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Thursday, December 6, 2012

The Forgotten Campgrounds



In the last days of the last week of the Civil War, there was a camp on the outskirts of Raleigh used at various times by all three wings of Sherman's massive, invading army of 90,000 Federal soldiers.

This particular encampment was on high, rolling ground, overlooking a picturesque farm that featured a beautiful water source, and was bordered by key roadways that allowed easy passage to and from the newly captured city of Raleigh and Hillsboro, to the west, where Johnston's army (including Wade Hampton) had fled.

Weeks after Johnston surrendered, the troops left. Farm animals returned to pasture, grazing amidst discarded materials -- supply cases, broken down tents, dropped minie balls.  Over the next several decades, trees grew and fell, and countless discarded items from those days of strife disappeared beneath leaves, straw, and mud.  The veterans on both sides of the conflict passed away and before long, the camp was forgotten, its only memorial consisting of mention in the Official Records and a vague notation on period maps.  Time passed ...


Today, the site where tens of thousands of soldiers lived in April 1865 is an office park.  The ancient trees, silent witness to such fantastic events of the past, are gone.  The rolling hills have been graded and reshaped by bulldozers, the lake drained.  Driving by, you would never imagine that the bland office buildings, parking lots, and warehouses were once home to the full might of the largest military organization in the world circa 1865.

In a site so thoroughly developed, it's practically impossible to gain a visual sense of its past.  However, the troops who were here did leave their mark, it's just hidden below the surface.

With landowner permission, I was able to metal detect the "Forgotten Campgrounds" several times over the summer of 2012.  I approached the site with great skepticism, but gradually started finding a bullet here, a piece of camp lead there.  And before long, standard .58 caliber three ringers with a thick brown patina began to emerge in quantity.  I'd find them in the craziest places.  One concentrated area, just a few feet from a modern road and freshly laid sidewalk, yielded over 24 bullets.  This section of the site was comprised of fill dirt.  It had been pushed or dumped in this location from another area of the site but it was full of Civil War bullets.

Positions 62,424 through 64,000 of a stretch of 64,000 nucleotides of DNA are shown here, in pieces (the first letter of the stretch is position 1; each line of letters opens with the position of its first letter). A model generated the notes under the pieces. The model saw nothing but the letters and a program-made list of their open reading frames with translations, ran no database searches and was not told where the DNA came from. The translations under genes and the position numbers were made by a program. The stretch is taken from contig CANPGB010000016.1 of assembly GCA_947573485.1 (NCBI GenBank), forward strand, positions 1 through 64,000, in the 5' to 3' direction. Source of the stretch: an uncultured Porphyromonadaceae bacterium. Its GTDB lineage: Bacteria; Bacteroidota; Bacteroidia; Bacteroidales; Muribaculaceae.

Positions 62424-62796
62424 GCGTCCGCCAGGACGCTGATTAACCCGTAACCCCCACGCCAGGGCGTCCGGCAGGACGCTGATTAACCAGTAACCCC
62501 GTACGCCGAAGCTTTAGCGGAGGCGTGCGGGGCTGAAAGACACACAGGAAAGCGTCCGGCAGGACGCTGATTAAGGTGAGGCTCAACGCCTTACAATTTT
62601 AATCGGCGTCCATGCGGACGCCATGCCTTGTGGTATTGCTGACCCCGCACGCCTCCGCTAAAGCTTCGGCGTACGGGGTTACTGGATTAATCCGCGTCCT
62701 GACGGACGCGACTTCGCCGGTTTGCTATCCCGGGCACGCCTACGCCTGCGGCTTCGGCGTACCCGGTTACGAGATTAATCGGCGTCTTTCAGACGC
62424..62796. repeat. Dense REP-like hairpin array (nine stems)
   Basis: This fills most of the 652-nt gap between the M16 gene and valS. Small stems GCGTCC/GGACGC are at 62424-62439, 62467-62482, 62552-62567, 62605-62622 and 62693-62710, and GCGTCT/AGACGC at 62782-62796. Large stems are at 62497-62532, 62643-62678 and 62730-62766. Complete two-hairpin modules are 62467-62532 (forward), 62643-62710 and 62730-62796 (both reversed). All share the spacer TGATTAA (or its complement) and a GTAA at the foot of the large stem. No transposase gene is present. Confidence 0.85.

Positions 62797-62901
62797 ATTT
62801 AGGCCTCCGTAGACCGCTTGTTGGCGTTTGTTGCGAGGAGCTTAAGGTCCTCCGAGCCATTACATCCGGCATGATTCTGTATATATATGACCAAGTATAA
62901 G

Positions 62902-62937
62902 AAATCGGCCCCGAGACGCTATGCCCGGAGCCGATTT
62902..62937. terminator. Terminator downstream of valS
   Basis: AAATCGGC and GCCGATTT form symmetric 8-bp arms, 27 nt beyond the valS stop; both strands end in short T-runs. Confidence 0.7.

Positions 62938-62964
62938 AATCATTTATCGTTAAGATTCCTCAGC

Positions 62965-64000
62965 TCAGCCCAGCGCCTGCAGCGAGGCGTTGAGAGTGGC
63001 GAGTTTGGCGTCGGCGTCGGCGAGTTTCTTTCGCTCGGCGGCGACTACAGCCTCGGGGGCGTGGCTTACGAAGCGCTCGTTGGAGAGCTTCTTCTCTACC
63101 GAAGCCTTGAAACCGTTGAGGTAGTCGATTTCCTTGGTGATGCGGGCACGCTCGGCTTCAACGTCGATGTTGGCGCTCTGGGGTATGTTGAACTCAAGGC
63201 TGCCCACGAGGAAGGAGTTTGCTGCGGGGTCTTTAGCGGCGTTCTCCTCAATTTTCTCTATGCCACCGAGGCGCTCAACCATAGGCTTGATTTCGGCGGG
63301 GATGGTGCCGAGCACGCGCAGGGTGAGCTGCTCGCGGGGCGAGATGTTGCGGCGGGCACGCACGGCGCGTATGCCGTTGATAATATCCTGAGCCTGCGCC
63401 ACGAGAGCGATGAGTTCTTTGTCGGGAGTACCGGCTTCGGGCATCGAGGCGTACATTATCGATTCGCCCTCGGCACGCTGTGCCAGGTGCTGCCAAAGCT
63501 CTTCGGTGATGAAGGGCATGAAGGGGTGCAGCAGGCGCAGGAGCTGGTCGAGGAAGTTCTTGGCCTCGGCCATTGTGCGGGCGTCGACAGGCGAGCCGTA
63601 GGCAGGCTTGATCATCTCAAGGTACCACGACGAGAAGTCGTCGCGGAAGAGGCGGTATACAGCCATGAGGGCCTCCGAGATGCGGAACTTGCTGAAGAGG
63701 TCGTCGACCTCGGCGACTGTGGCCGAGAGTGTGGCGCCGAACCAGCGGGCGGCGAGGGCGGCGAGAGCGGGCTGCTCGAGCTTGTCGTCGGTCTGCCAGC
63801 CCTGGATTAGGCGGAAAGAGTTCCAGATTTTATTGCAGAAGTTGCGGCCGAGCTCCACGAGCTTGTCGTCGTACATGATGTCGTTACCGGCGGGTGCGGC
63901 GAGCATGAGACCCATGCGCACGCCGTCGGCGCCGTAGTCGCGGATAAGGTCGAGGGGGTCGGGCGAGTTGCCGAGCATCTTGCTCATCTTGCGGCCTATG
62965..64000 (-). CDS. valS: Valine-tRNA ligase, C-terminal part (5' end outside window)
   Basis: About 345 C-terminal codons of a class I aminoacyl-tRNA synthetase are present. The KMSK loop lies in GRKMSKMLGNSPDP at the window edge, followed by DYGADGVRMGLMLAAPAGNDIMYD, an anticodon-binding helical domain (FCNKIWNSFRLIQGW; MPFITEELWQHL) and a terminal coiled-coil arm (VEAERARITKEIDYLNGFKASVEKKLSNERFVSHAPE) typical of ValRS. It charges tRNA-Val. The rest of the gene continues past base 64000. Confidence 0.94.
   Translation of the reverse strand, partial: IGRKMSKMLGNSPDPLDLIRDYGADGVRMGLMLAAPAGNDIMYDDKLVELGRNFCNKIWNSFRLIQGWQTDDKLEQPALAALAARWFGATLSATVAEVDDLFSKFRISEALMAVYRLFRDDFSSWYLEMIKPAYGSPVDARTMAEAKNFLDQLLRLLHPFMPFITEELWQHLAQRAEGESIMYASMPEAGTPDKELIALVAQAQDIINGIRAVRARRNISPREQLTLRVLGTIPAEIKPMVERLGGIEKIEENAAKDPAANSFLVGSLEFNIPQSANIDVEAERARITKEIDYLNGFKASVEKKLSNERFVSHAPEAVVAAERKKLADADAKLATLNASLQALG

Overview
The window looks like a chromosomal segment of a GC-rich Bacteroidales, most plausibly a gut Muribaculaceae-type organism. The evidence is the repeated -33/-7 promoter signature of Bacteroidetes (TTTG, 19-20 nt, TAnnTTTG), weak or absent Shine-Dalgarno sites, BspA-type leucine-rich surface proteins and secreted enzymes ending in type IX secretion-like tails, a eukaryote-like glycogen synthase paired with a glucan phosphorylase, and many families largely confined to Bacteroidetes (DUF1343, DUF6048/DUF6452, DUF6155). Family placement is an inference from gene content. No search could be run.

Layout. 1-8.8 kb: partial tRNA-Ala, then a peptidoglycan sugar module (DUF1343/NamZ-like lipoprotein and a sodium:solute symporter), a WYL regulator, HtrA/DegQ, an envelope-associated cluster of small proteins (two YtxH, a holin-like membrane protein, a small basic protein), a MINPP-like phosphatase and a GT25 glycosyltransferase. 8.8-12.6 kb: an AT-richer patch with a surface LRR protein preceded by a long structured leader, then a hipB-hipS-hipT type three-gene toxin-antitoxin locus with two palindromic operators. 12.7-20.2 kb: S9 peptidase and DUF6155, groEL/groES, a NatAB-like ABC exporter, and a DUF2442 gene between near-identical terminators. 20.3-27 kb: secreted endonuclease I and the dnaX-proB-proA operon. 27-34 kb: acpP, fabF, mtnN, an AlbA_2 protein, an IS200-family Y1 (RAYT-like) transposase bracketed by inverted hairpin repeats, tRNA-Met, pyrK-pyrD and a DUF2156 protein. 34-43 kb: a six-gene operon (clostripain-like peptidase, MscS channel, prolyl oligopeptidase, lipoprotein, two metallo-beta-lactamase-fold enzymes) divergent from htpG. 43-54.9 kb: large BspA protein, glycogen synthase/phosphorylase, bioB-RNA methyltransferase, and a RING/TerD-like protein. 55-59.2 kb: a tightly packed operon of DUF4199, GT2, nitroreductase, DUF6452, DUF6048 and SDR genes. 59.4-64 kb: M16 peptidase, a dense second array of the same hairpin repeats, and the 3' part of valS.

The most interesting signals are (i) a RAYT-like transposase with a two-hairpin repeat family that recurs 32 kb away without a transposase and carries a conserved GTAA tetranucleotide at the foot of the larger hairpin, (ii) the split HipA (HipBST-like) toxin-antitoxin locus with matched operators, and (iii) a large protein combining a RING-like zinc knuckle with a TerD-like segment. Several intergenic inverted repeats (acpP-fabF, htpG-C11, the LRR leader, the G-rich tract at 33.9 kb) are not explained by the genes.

Eventually, we found a tiny patch of original land, an island from the past in the middle of all the asphalt and glass.  It had some hardwood trees growing on it but was mainly covered by dense, secondary-growth pine.  The ground was covered with several inches of pine straw but still visible were the plow furrows from forty years ago when the region was last farmed.

In this vestigial grove, we found bullets, camp lead, carved lead, knapsack grommets and, occasionally, something that hinted at the full martial glory of the past.

Camp lead, cleaner base, bullets, misc brass, found at the "Forgotten Campgrounds"
.58 caliber "3 ringer" bullets
Camp pencil fashioned from bullet lead
Eagle "I" Button from the "Forgotten Camp"
Everything was 9-14" deep and there were thousands of iron nails from an abundance of discarded supply crates.  It was hard work just to find a good signal.  

After a few weeks, I had saved what I could.  I put my equipment in the back of the truck and looked out over the office park, trying to envision all of those soldiers, horses, wagons, and tents crammed into this area as far as the eye could see.  

I'm  grateful to have been able to rescue what I did.  But who knows what the bulldozers have buried forever?  


This post is gratefully dedicated to Dan Frezza for his profound knowledge, enthusiasm, and generous support.

TTP
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